What I mean by being broad is to understand that for some Interaction Design means in their lives something much more narrow and specific in terms of technology & medium than it does to me. There is room for both, for sure, and quite honestly that broadness is increasing every year with inclusion of “behavior is medium” and service design as a medium that engages behavior.

I think that IxDA is in an amazing and exciting point in our young lives. Compared to IDSA we are but in childhood if not toddlerdom and we should maintain that context. We should be mindful of their flaws, and embrace their many successes. The stewardship of the current board has been beyond impressive and I will be sad to see some of them go this February. The leadership in particular of Janna Hick DeVylder (@jdevylder) has been the perfect transition from the entrepreneurial leadership like my own, to sustainable leadership. The Board is asking all the right questions for creating a NEW type of professional organization and seems to be avoiding so many of the pitfalls we can so easily fall into.

This organization was started by a “Call to Arms” by Bruce Tognazinni. Our discipline is filled with many “elder statespeople” like Bill Moggridge, Bill Verplank, Bill Buxton, Alan Cooper, Brenda Laurel, Gillian Crampton-Smith, and many more. I would love as part of the this work mentioned above we find a way to bring them home, instead of inviting them as guests. We need our elders, not just to teach us, but to model for us the very meaning of the work we hope to understand.

I think I just had an idea about how I might proactively start to do this! More soon!

I knew that a cathartic blog entry would lead to something good. Always great to find NEW moments of serendipity.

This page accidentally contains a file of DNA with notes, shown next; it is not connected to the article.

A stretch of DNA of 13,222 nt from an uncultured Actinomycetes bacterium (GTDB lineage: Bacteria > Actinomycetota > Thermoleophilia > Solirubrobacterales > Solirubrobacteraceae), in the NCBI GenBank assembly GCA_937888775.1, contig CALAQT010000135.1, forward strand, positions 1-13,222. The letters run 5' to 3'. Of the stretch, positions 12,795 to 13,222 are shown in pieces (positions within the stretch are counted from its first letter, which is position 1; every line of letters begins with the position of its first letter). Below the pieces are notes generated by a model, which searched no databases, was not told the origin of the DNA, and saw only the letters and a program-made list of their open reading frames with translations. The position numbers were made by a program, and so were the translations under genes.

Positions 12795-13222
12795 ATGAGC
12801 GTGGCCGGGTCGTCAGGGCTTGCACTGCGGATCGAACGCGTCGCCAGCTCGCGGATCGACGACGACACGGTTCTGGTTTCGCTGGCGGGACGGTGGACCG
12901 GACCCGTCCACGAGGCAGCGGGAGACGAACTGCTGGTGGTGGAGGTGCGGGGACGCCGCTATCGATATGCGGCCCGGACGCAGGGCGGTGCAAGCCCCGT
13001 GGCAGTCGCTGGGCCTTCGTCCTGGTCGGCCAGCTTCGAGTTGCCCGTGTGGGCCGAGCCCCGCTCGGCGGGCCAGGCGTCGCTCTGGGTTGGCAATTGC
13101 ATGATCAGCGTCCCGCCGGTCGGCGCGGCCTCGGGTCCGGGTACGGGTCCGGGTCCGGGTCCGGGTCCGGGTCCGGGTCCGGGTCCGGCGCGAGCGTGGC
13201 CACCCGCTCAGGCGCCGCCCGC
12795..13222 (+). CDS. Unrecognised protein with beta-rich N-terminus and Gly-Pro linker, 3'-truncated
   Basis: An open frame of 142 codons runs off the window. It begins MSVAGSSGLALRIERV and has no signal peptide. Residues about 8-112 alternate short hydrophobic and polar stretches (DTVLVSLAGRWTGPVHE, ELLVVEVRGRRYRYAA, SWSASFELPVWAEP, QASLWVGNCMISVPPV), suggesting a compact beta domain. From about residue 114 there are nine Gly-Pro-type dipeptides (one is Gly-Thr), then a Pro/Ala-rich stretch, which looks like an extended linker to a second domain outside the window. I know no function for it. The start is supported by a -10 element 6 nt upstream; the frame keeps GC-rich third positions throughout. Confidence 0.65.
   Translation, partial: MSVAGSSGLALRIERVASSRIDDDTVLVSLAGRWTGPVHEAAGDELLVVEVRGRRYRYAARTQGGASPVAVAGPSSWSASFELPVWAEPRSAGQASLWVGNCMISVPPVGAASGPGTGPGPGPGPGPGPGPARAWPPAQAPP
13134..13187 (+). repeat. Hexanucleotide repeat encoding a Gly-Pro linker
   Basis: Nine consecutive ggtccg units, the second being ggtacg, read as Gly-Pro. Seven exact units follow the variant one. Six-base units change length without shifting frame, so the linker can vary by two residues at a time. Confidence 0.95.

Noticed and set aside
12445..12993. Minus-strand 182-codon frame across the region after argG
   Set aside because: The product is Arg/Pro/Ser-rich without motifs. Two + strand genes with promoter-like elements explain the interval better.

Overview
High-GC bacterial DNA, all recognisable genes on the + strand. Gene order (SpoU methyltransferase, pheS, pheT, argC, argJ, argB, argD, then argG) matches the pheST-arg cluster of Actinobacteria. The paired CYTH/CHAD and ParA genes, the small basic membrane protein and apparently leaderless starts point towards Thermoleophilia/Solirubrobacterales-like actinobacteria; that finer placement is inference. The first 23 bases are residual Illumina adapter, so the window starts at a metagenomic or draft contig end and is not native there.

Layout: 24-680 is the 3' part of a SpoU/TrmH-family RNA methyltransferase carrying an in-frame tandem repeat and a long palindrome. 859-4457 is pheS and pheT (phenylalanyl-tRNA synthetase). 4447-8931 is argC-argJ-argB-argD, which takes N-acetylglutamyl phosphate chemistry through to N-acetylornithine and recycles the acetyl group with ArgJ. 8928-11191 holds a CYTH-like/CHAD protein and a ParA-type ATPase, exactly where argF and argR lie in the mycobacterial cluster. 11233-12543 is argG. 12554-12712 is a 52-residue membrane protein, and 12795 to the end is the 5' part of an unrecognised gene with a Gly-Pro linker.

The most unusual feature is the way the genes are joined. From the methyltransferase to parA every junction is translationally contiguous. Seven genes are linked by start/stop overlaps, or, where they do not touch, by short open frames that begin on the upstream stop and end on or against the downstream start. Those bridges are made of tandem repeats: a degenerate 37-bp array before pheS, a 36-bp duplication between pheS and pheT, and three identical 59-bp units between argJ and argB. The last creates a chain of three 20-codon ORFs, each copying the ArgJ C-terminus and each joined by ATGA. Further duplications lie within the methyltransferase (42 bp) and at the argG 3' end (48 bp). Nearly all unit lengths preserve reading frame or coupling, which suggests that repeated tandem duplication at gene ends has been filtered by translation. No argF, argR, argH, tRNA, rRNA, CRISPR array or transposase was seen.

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  • http://designaday.tumblr.com/ Jack Moffett

    You’ve raised a really interesting question here. IxDA was formed by “us young’ns” because we were the ones using the technology to communicate with each other. The organization was formed at a specific moment in time by a specific “generation” of designers. So, the luminaries, being more experienced and thus typically older, weren’t in the loop. They weren’t part of that peer group. So, how do we get them to feel that this organization belongs to them too? How can we instill a sense of ownership when IxDA evolved almost completely outside of their own peer group?

    If we can’t, IxDA will have to continue to evolve until our generation naturally assumes the luminary throne for it to have what you are looking for.

    I’m really intrigued to hear your idea.

  • Fritz

    Dave firstly thank you for your thoughts on this topic your passion and depth of thought is truly inspiring. As someone who comes to Interaction Design circuitously through Graphic Design and Web Design I must say this (IxD) is (and the IxDA by extension) is undoubtedly home for me.

    In your above post you raise a great point that I’ve often wondered to myself. As I’m unaware of the history, I’ll ask a few maybe dumb questions…

    a) have these (admitted) luminaries ever been asked to play a role? If they’ve said no, why? What would take to get to yes?

    b) If they’ve not been asked, prior to an overt invite has there been attempt to even define what role these people would play (I’ve found outlining time commitments clearly goes along away to someone’s decision making process)

    c) What are your thoughts on doing some sort of “legends” award (or some similar designation) at each conference? This would help make them feel welcome, acknowledge how we perceive their value to the community and maybe open the door to a longer term commitment—sort of designers hall of fame

    Anyways that’s my .02. Keep hope alive and let me know if there’s anything I can do to help. It’s needed. – Fritz